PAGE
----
News Roundup – December 21, 2022
Title Paper is the Newest Shortage for Automotive
It’s not just inventory that’s in short supply. The most recent challenge for dealers in some states has been a shortage of the specialized paper used to print vehicle titles. The paper, which contains features like watermarks and security threading, is only produced by two major companies in the U.S. Due to consolidation in the paper mill industry, there hasn’t been enough title paper to go around this year.
State officials in Michigan, Oklahoma, and South Dakota have taken steps to conserve supplies. Other states like Texas and California are using more digital vehicle titles to reduce their paper needs. Paper shortages abounded during the pandemic as more paper mills pivoted to making cardboard to address rising online shopping, and others slowed down production when office paper demand dwindled.
GM Sends Dealers EV Charging Stations
General Motors has announced that about 1,000 of its 4,450 dealers in North America have enrolled in the Dealer Community Charging Program. Through this program, GM aims to double the number of Level 2 EV chargers on the continent by 2026.
Under the program, GM dealers can receive up to 10 charging stations at no cost. Dealers are then responsible for installing these stations throughout the local community and for ensuring their upkeep. An opportunity here is dealer branding, which dealers can add to the chargers as they install them. GM says that 90% of Americans live within 10 minutes of a GM dealership, making this an excellent opportunity to expand EV charging access across the country.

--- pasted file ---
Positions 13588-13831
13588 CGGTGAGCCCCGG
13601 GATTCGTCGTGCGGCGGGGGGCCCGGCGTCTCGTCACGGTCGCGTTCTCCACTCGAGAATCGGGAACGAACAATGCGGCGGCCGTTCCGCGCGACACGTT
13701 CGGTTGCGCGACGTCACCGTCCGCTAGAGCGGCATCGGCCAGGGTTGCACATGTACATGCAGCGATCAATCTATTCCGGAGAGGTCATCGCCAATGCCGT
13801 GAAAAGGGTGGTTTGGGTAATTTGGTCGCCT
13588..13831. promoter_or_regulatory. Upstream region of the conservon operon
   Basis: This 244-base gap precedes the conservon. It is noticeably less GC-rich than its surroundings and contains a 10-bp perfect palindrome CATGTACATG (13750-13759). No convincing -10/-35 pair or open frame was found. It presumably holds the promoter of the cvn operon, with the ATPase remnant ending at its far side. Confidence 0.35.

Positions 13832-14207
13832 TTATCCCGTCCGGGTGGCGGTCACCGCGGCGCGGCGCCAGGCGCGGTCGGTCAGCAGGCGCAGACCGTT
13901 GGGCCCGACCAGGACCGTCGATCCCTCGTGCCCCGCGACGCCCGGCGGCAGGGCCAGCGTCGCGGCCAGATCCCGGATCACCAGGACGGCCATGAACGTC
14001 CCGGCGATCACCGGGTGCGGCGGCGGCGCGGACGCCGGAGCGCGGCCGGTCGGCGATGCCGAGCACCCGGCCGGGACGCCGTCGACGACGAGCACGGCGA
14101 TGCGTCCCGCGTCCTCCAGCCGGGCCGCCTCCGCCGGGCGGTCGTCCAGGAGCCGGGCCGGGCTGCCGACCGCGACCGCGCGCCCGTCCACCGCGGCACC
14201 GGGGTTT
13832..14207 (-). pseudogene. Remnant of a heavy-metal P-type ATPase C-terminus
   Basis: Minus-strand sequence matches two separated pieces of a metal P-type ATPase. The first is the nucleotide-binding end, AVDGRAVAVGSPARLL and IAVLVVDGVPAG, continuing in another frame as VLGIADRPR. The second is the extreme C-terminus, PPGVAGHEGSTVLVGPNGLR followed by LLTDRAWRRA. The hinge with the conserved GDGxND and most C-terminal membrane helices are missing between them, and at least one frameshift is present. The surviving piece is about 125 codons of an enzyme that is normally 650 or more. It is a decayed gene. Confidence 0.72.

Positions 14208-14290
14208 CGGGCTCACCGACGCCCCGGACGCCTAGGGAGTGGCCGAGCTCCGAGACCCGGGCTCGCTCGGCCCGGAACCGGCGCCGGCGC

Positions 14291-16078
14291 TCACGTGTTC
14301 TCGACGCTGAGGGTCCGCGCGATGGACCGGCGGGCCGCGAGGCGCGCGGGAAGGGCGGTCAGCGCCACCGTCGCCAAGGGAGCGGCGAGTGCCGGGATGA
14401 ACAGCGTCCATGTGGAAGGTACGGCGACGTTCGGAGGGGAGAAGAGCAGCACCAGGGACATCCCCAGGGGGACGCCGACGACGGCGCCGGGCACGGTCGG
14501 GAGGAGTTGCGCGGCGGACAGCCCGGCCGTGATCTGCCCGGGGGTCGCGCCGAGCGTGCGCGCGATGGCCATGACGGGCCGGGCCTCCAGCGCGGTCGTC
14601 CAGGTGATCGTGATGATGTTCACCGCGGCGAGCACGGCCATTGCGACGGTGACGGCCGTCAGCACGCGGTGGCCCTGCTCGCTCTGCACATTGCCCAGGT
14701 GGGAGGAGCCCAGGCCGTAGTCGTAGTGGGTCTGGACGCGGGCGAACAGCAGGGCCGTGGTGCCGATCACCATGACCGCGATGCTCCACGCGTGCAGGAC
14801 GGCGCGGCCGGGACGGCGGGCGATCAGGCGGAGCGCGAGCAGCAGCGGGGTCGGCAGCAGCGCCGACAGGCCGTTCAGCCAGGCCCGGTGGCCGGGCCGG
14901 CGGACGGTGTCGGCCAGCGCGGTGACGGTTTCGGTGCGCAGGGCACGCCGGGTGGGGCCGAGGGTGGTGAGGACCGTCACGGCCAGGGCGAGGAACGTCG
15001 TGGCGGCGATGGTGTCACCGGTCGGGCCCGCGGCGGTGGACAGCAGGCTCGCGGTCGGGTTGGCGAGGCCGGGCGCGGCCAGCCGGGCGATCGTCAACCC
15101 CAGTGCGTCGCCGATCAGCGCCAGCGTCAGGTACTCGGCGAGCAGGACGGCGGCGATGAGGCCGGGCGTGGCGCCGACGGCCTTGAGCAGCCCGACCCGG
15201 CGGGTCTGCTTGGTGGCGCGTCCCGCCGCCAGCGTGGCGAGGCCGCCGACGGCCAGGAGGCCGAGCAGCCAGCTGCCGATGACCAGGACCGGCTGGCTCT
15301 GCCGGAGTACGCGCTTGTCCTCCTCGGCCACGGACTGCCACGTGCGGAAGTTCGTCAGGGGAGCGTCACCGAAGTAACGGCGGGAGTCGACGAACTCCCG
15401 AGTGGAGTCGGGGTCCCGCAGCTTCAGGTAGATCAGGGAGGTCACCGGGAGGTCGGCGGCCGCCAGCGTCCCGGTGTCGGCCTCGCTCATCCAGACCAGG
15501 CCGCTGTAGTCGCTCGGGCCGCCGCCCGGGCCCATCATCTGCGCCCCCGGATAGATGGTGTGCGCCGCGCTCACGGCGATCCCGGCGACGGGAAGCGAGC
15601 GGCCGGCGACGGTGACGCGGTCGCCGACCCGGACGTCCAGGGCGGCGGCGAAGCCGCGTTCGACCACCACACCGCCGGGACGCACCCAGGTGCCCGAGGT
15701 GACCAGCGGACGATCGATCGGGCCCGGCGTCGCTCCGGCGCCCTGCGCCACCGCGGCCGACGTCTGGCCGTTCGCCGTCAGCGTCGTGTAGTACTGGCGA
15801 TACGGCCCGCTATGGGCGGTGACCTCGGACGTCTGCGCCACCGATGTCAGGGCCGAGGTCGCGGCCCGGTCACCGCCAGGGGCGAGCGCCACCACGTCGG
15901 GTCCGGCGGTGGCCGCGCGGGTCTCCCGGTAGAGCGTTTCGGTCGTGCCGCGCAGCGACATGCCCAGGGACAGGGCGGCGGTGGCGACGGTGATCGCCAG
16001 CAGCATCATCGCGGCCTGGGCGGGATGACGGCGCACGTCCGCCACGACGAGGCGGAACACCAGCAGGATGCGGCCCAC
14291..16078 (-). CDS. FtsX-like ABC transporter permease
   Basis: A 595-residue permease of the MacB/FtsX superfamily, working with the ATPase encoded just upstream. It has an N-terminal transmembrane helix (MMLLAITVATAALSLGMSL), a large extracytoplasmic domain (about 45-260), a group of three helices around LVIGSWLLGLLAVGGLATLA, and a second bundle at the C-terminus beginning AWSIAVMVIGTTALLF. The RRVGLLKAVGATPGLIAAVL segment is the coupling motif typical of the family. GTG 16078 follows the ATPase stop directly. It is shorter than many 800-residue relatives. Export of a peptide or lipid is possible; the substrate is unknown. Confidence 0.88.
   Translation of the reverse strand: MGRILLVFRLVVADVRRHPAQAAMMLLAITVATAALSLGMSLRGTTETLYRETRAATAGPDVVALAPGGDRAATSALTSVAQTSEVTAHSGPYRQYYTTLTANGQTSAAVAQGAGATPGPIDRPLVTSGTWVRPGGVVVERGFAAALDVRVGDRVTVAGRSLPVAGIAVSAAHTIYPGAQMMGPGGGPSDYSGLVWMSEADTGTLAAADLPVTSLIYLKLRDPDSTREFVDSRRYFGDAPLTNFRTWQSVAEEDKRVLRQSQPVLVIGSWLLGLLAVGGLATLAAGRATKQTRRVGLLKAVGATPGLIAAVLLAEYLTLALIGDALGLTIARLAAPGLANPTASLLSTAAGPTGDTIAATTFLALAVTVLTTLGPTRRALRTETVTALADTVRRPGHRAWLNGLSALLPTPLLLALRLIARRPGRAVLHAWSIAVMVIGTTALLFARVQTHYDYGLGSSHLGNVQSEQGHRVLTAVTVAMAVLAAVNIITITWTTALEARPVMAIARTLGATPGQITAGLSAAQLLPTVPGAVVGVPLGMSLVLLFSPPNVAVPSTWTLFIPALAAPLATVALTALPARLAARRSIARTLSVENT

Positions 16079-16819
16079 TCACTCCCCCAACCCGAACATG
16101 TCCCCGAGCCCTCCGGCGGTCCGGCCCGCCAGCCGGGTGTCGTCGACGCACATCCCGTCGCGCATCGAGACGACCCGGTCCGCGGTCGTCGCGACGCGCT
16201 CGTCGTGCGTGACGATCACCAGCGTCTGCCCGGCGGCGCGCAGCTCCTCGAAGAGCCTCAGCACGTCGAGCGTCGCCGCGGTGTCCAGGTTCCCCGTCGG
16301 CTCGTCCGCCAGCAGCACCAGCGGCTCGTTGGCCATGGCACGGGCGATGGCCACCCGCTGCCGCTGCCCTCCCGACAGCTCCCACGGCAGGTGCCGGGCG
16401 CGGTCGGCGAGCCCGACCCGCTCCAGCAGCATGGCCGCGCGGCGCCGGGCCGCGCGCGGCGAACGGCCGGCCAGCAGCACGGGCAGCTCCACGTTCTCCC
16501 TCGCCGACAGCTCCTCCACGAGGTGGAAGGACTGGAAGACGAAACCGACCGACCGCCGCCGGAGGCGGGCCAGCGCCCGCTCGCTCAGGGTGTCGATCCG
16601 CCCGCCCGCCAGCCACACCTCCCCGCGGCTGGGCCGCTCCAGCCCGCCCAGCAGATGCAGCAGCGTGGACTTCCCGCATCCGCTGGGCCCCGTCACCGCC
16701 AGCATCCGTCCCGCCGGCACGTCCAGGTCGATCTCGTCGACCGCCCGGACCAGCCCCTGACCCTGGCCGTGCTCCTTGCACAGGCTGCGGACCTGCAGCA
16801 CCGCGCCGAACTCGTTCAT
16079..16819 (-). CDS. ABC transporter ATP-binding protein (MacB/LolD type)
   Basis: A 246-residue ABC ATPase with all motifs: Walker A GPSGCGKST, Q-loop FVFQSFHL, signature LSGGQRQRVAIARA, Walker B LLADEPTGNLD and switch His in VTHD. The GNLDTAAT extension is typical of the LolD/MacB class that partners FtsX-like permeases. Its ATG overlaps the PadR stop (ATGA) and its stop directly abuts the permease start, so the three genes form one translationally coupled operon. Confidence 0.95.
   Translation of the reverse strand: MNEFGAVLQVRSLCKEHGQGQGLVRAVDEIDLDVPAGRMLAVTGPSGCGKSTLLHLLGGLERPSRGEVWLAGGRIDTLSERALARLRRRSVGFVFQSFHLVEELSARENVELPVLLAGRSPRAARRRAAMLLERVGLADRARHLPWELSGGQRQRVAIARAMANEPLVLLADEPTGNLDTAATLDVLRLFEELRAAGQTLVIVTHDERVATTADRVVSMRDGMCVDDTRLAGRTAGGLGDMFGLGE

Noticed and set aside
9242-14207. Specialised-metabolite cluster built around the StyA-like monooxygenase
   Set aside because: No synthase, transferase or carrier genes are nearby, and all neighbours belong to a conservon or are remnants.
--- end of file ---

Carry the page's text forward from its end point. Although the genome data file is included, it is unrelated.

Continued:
The program is currently only open to GM dealers, but the company has said it will expand eligibility to include Buick, GMC, and Cadillac dealers starting in January 2023.
EV Tax Credit Restrictions Delayed Until March 2023
New eligibility restrictions on the $7,500 EV tax credit have been delayed until March. The critical mineral and battery component requirements outlined in the recently-signed Inflation Reduction Act have caused questions for suppliers and automakers. To fully address these concerns, the U.S. Treasury has delayed the majority of eligibility restrictions until it issues new rules in March.
The restrictions are meant to encourage domestic EV production, reduce reliance on foreign supply chains, and prevent wealthy buyers from getting a discount. Some restrictions on sticker price and buyer income will still go into effect on Jan. 1, 2023. The critical mineral and battery component requirements do not take effect until after the Treasury issues the proposed guidance in March.